This suggests that we think persons are somehow intended or meant to be singletons; that is, physically separate, one person to each body and vice versa. Not only does the law work within this paradigm, but so does medicine, and to some extent it has to. In order to deal with people’s medical problems we have to operate with some idea of how people are supposed to be. The question is: what idea. We have, and for some circumstances need, an idea of what counts as normal for humans. There are, however, many variations from the norm, some of which we find significant, some not. So is having a single body for two people an acceptable variation from the norm, or a defect that we need to do something about?

A recent philosophical attempt to argue that there is a way nature intended us to be may be found in Philippa Foot’s recent book, Natural Goodness.10 Here she argues that we can distinguish between variations from the norm for a living thing in terms of which characteristics are Aristotelian necessities, and which are not. If a creature lacks an Aristotelian necessity, then it is defective, but other variations from the norm are not defects. An Aristotelian necessity for a creature is a characteristic of that creature which it needs to live the type of life natural to its species. For plants and animals such characteristics are defined as those necessary for survival and reproduction.

Foot allows both that human lives are concerned with more than survival and reproduction, and that either of these can be rejected by humans in pursuit of what they consider a worthwhile life. So does a particular bodily shape, or even a body of one’s own, count as an Aristotelian necessity for humans? We argue that this is difficult to maintain. Of course conjoined twins are restricted in the things they can do, in the lives they can lead, and in the reproductive opportunities available to them. This is true, however, of all human beings in one way or another. The fact that being conjoined is statistically of low probability is not enough to make it a defect. Foot’s philosophical notion of defect—that is, not having characteristics which are Aristotelian necessities, bears a certain resemblance to the theological notion of ontic evil, instances of which may warrant human correction—for example, a baby being born without the capacity to see or physically joined to his or her sibling (Kaveny,10 note xii, pp 758—9). While, however, in the Roman Catholic tradition, bodily distinctness may be the moral norm of bodily integrity, in Foot’s analysis such distinctness does not seem to be a necessity in the Aristotelian sense. Neither can we rely on a distinction between what is a natural life, and what is artificially supported, as Foot can do in the case of plants and animals, since it is not clear what would count as natural for humans. Human society, and therefore what is natural for humans, changes as a result of development of human skills, knowledge, and ways of thinking. Admittedly conjoined twins might not even be born or survive without medical intervention. If, however, medical intervention is to count as unnatural, then many others might not survive who we would not consider defective. There seems to be no principled place to draw a boundary between the natural and the unnatural for human beings and therefore to distinguish between differences and defects. A similar argument is used by Ruth Garrett Millikan in her Language, Thought and Other Biological Categories: New Foundations for Realism.11 She argues:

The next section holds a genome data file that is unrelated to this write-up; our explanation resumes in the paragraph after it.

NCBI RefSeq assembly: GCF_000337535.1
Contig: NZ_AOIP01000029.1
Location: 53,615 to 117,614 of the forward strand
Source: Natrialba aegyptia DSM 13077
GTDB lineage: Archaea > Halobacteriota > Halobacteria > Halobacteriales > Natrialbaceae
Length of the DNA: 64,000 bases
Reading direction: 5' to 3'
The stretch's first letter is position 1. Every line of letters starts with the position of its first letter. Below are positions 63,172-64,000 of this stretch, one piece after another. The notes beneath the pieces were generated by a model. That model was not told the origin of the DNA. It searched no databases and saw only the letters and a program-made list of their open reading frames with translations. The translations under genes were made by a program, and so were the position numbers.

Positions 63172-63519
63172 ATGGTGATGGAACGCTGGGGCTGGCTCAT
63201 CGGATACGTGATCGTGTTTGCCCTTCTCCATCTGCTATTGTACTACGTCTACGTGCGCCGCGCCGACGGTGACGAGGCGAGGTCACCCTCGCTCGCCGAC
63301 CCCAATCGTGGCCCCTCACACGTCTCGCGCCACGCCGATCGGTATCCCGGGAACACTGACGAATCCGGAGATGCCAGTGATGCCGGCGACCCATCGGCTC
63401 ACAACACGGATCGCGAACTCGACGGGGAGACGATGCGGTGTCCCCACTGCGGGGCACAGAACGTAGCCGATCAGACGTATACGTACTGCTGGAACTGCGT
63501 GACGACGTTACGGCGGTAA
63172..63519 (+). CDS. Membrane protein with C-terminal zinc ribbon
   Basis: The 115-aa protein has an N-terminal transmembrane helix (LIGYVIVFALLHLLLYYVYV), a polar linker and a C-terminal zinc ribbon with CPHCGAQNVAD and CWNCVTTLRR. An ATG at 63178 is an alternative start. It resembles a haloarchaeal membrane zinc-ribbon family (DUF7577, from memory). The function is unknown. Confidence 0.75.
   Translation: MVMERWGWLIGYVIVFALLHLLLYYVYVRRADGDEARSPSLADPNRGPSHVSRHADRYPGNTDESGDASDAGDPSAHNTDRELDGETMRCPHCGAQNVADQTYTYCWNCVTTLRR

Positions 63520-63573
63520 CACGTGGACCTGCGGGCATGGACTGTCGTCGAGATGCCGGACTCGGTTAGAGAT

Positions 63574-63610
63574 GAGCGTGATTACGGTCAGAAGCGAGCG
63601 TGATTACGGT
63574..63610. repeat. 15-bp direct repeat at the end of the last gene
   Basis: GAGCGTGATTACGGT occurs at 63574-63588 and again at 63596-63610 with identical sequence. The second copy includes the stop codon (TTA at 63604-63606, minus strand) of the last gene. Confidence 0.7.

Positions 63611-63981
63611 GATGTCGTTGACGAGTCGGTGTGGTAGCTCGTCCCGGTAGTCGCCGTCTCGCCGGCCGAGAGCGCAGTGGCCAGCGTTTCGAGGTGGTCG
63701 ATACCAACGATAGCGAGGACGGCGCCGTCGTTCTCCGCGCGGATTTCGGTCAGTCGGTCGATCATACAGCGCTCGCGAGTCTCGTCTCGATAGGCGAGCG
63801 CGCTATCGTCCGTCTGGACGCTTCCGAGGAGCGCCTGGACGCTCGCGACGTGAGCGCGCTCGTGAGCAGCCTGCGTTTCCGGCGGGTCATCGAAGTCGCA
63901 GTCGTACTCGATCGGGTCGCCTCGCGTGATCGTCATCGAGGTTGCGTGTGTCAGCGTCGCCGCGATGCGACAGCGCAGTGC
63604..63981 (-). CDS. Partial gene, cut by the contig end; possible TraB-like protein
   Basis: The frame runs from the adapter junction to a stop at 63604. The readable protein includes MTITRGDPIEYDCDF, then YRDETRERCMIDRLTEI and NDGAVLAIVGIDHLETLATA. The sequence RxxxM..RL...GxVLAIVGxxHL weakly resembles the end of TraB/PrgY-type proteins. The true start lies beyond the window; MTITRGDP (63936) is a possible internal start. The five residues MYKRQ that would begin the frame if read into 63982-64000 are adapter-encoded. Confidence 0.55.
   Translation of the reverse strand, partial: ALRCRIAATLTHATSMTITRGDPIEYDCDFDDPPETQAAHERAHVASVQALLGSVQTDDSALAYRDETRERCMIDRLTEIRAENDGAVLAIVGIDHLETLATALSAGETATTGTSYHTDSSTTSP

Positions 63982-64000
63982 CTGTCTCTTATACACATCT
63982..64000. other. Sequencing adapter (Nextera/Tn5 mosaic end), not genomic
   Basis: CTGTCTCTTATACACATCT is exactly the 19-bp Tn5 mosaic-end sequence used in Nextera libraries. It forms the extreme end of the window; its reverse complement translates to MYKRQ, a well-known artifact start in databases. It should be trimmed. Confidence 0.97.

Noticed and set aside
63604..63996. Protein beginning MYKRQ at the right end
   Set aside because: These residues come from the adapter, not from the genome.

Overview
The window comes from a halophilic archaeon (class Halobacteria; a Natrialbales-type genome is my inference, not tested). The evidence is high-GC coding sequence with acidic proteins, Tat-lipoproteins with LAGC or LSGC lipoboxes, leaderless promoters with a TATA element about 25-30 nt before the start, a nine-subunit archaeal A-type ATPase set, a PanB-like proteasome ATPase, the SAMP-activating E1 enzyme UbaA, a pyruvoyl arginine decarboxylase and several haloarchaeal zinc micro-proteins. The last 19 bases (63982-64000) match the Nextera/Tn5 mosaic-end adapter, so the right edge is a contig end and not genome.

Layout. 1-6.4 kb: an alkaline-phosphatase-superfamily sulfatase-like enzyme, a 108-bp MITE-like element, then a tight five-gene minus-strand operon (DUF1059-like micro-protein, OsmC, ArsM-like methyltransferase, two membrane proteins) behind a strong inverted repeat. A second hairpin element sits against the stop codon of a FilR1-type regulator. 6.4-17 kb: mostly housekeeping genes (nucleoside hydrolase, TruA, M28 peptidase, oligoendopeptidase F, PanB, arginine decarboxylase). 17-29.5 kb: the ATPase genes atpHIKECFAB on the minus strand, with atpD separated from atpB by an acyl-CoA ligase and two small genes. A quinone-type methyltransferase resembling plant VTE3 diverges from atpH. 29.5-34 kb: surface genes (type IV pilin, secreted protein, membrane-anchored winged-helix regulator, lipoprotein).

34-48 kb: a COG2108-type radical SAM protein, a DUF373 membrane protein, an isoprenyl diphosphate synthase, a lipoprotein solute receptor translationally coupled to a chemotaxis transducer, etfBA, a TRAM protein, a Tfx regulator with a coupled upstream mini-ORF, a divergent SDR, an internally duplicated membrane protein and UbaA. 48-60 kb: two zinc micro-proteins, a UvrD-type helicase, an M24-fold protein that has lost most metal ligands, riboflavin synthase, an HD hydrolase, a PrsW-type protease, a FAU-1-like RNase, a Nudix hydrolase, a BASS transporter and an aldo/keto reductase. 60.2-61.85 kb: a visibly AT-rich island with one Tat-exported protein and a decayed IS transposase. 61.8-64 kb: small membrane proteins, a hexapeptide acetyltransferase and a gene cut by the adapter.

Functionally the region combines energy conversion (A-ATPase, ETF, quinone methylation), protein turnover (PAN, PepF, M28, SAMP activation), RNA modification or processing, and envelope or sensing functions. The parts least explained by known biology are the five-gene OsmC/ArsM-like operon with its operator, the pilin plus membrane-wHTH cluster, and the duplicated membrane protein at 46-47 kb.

The business of the biological species of staying in business determines standards for individuals of that species, standards which, though they often correspond to averages, are not defined in terms of mere averages over the species. Consider—for example, how few sperm or immature members of most species actually manage to perform all the functions that nonetheless are proper to them—that help account for the survival of the kind.

The evolution of a species is, however, related to an environment. Our point is that the human environment, within which we evolve, has, through medical science and public health, changed characteristics which would have been so disadvantageous as to preclude the survival of an individual long enough to reproduce. Such characteristics may still be disadvantageous, but they do not rule out survival and reproduction. Thus the standards for humans are determined in part by developments in human societies and sciences.